Calendar of Cases

Thole v. U.S. Bank, N.A.

Thole v. U.S. Bank, N.A.

James Thole and Sherry Smith, participants in the U.S. Bancorp Pension Plan, brought a putative class action under the Employee Retirement Income Security Act of 1974 (ERISA) Section 502(a)(2), to enjoin plan fiduciaries from investing over 40 percent of plan assets in the bank’s proprietary mutual funds in violation of ERISA’s prohibited transaction rules, and from investing 100 percent of plan assets in high-risk equities in violation of ERISA’s diversification rule.

Kelly v. United States

Kelly v. United States

The defendants, two former New Jersey officials convicted in “Bridgegate,” challenge the scope of federal prosecutorial power under the generic wire fraud statute, 18 U.S.C. § 1343. They argue that the government sidestepped the Court’s explicit prohibition on inquiries into an official’s real reasons for an official act, unless bribery or kickbacks are involved. The defendants urge the Court to foreclose the government from circumventing limitations on the honest-services fraud doctrine under McNally v. United States, 483 U.S. 350 (1987), and Skilling v. United States, 561 U.S. 358 (2010). The government argues that the defendants’ actions met all statutory elements without the jury having to assess their underlying political motives.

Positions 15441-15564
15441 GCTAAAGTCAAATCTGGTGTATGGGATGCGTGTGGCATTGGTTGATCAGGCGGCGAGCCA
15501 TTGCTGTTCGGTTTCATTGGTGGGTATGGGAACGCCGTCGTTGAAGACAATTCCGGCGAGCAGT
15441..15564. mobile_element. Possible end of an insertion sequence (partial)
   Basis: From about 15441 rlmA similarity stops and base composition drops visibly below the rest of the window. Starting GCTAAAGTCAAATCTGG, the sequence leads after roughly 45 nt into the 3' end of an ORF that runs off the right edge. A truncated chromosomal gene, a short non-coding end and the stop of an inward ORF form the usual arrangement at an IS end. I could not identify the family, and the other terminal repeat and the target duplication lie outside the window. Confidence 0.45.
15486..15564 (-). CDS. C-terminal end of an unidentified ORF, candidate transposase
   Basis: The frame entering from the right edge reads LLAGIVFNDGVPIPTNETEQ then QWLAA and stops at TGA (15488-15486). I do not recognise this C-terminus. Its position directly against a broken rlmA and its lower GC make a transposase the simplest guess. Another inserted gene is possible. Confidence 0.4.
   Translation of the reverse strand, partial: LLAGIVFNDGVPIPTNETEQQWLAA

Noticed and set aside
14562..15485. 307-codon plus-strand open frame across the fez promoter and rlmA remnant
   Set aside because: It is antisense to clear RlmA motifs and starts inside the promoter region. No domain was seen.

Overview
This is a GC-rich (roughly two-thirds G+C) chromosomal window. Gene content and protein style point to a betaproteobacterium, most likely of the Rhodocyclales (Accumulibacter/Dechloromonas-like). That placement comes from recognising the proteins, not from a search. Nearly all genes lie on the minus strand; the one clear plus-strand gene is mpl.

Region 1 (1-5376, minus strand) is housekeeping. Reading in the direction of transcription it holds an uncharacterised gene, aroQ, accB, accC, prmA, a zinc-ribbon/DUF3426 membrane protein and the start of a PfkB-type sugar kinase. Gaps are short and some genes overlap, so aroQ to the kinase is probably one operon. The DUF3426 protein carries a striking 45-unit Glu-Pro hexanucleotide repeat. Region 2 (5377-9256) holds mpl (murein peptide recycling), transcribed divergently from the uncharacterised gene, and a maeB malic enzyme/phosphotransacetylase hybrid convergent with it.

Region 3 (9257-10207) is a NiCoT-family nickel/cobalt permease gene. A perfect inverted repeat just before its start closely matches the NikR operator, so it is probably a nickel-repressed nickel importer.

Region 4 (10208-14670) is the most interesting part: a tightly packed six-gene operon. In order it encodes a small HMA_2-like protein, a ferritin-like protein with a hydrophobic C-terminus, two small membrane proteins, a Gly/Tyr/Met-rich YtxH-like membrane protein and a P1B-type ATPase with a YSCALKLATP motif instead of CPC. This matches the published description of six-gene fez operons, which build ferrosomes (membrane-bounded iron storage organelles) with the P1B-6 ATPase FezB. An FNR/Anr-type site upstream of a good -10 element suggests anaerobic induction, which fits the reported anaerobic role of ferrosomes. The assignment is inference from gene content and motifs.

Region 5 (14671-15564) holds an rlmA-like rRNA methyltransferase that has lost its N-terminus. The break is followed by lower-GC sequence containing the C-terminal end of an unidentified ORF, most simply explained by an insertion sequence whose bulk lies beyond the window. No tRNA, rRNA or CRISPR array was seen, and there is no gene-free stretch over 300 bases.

Romag Fasteners v. Fossil

A District of Connecticut jury found that Fossil 1) infringed Romag Fasteners’ trademark; 2) infringed Romag Fasteners’ patent; and 3) falsely represented its products as being from Romag Fasteners. The jury did not find that Fossil willfully infringed, but awarded Romag Fasteners Fossil’s profits based upon a finding that Fossil acted with “callous disregard” for Romag Fasteners’ trademark rights. The Federal Circuit reversed because the Second Circuit required a willfulness finding for a profits award. The issue highlighted a circuit split. Six circuits require a willfulness finding to award profits—the First, Second, Eighth, Ninth, Tenth, and D.C. Circuits. Six other circuits—the Third, Fourth, Fifth, Sixth, Seventh, and Eleventh Circuits—do not require willfulness.

Espinoza v. Montana Department of Revenue

In 2015, the Montana legislature enacted a program that provided a dollar-for-dollar tax credit for taxpayers who made a donation to a Student Scholarship Organization. The Student Scholarship Organization, in turn, would provide scholarships to students to attend private schools, including private schools affiliated with a religion. The Montana Supreme Court ruled that the program violated a state constitutional provision that bans the use of public funds to support religious activities. The court struck the program, and this appeal followed.